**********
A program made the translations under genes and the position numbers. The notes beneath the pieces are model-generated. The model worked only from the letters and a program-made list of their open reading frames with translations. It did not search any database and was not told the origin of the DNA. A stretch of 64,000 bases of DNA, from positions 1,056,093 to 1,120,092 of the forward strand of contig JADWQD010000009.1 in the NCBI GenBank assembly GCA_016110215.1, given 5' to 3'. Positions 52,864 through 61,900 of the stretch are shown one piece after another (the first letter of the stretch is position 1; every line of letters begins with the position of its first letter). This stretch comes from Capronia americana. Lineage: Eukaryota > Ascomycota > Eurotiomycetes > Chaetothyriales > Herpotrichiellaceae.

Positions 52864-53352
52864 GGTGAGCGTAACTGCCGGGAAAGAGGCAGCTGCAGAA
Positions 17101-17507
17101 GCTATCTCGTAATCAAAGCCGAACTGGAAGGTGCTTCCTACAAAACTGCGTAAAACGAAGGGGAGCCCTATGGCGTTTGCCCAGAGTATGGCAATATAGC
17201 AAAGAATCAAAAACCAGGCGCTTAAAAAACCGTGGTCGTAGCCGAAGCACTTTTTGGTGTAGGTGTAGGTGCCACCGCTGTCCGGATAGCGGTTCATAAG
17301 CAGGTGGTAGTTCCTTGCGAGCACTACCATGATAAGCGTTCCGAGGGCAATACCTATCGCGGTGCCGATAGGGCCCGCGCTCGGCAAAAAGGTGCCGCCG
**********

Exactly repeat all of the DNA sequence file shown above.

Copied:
A program made the translations under genes and the position numbers. The notes beneath the pieces are model-generated. The model worked only from the letters and a program-made list of their open reading frames with translations. It did not search any database and was not told the origin of the DNA. A stretch of 64,000 bases of DNA, from positions 1,056,093 to 1,120,092 of the forward strand of contig JADWQD010000009.1 in the NCBI GenBank assembly GCA_016110215.1, given 5' to 3'. Positions 52,864 through 61,900 of the stretch are shown one piece after another (the first letter of the stretch is position 1; every line of letters begins with the position of its first letter). This stretch comes from Capronia americana. Lineage: Eukaryota > Ascomycota > Eurotiomycetes > Chaetothyriales > Herpotrichiellaceae.

Positions 52864-53352
52864 GGTGAGCGTAACTGCCGGGAAAGAGGCAGCTGCAGAA
Positions 17101-17507
17101 GCTATCTCGTAATCAAAGCCGAACTGGAAGGTGCTTCCTACAAAACTGCGTAAAACGAAGGGGAGCCCTATGGCGTTTGCCCAGAGTATGGCAATATAGC
17201 AAAGAATCAAAAACCAGGCGCTTAAAAAACCGTGGTCGTAGCCGAAGCACTTTTTGGTGTAGGTGTAGGTGCCACCGCTGTCCGGATAGCGGTTCATAAG
17301 CAGGTGGTAGTTCCTTGCGAGCACTACCATGATAAGCGTTCCGAGGGCAATACCTATCGCGGTGCCGATAGGGCCCGCGCTCGGCAAAAAGGTGCCGCCG